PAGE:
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UKRAINIAN PARLIAMENT FORMS CAUCUSES... UNIAN reported on 15 May that the newly elected Verkhovna Rada has grouped in six caucuses: For a United Ukraine (175 deputies), Our Ukraine (119), the Communist Party (63), the Social Democratic Party (31), the Yuliya Tymoshenko Bloc (23), and the Socialist Party (22). Former speaker Ivan Plyushch and former deputy speaker Stepan Havrysh, along with 12 other deputies, have not joined any caucus thus far. The parliament will have 23 committees. JM

...BUT REMAINS IN DISARRAY OVER ELECTION OF LEADERSHIP. Despite bilateral and multilateral meetings, the heads of parliamentary caucuses have failed to agree on how to elect the Verkhovna Rada leadership: speaker, first deputy speaker, and deputy speaker. UNIAN reported on 15 May that the Communist Party is proposing Adam Martynyuk (Communist) for speaker and Viktor Musiyaka (Our Ukraine) and Petro Tolochko (Tymoshenko Bloc) for deputy speakers. The Social Democratic Party is putting forward Volodymyr Lytvyn (United Ukraine) for speaker and Adam Martynyuk (Communist) and Oleksandr Zinchenko (Social Democrat) for deputy speakers. Our Ukraine leader Viktor Yushchenko said his bloc is supporting the re-election of Ivan Plyushch as speaker but added that Our Ukraine is also open for other options. JM

UKRAINE'S ECONOMY CONTINUES TO GROW. Prime Minister Anatoliy Kinakh said on 14 May that the country's GDP increased by 4.1 percent in January-April 2002, compared to the same period in 2001, Interfax reported. The following day the government endorsed a draft plan of action, according to which the economy in 2003-2004 is to grow by 6 percent, UNIAN reported. JM

Asked what he thinks about the planned visit by Pope John Paul II to Bulgaria on 23-26 May, the well-known Orthodox priest Father Bojan Saraev said that it is not clear whether John Paul II is coming as the head of the Catholic Church or as the head of the Vatican state. Saraev's opinion is shared by many believers in the overwhelmingly Orthodox country. However, it is not clear how many believers share Saraev's predictions about the papal visit.

After offering some speculations about the pope's physical and mental health, Saraev told journalists of the daily "Monitor" that, "I am afraid [of the pope's visit], because everywhere he goes apocalyptic natural disasters occur. They already started in the Plovdiv region. The earth moved [at the beginning of April], and I cannot imagine what will happen on the day of his arrival."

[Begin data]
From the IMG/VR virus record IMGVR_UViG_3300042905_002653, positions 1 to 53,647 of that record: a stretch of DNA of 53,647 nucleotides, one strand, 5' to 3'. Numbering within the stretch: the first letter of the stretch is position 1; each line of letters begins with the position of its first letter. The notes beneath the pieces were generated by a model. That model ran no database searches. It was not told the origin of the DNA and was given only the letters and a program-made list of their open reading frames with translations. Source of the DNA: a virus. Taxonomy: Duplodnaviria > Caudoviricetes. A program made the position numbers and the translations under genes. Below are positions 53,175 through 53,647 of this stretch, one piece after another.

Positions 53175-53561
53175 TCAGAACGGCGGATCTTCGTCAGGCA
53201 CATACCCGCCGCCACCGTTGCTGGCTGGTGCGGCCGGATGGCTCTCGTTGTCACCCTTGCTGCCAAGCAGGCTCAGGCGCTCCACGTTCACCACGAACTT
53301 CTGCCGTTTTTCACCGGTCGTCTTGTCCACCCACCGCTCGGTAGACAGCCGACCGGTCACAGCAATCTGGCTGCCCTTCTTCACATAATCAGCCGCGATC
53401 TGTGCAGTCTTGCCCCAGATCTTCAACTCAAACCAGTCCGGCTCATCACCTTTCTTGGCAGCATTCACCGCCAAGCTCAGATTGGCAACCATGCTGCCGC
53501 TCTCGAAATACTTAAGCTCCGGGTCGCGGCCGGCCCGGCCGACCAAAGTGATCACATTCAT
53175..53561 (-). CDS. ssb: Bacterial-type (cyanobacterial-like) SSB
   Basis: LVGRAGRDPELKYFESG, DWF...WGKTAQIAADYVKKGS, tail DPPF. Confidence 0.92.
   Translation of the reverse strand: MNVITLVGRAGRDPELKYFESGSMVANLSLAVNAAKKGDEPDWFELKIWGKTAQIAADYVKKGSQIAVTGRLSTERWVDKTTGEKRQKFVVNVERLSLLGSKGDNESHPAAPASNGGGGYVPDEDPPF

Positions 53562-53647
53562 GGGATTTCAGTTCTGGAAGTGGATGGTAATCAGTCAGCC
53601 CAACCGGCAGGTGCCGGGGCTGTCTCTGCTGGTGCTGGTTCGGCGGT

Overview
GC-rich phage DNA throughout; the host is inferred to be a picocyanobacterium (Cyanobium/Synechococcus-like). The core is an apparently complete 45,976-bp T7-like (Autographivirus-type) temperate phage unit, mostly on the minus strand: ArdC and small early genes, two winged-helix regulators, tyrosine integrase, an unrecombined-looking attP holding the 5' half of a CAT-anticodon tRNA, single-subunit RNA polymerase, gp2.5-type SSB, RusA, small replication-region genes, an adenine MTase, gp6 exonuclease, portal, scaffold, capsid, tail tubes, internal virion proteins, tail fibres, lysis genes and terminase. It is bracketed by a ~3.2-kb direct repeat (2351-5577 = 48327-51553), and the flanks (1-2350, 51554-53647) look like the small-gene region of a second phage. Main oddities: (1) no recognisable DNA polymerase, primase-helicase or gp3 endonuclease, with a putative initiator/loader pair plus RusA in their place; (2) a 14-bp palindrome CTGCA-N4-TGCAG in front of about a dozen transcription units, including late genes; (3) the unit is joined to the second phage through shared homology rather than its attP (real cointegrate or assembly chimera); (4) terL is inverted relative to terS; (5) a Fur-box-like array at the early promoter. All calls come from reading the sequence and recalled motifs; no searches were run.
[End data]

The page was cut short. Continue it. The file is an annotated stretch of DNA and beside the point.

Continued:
Ironic or not, just two days after the interview was published on 22 April another earthquake -- this time with its epicenter in Kosova -- rattled the western parts of Bulgaria and the capital Sofia.

Confronted with Saraev's newspaper interview, Father Mariusz Polcyn first laughed, then his face became serious. "This kind of statement comes out of ignorance. These people are afraid of the pope, of his authority, because they do not have any authority," Polcyn said. The Polish priest is the vicar of the Catholic bishop of Sofia and Plovdiv.

In Polcyn's opinion, it is people like Saraev who might make trouble during Pope John Paul's II visit to Bulgaria. Polcyn refers to them as "fundamentalists," but notes that there was also opposition when the pope visited Greece and Ukraine. Polcyn added sarcastically, "As if masses of people would run away from the Orthodox Church to become Catholics, only because the pope visits their country."

Despite these irritations between the Orthodox clergy and the Catholic Church, the pope will also meet with the head of the Bulgarian Orthodox Church, Patriarch Maksim. Or should one rather say the pope will meet with the head of one of Bulgaria's Orthodox Churches? After all, since 1992, there have been two holy synods, and there was a second, a counter-patriarch -- Pimen, who died in 1999. The alternative synod is currently headed by Bishop Inokenti.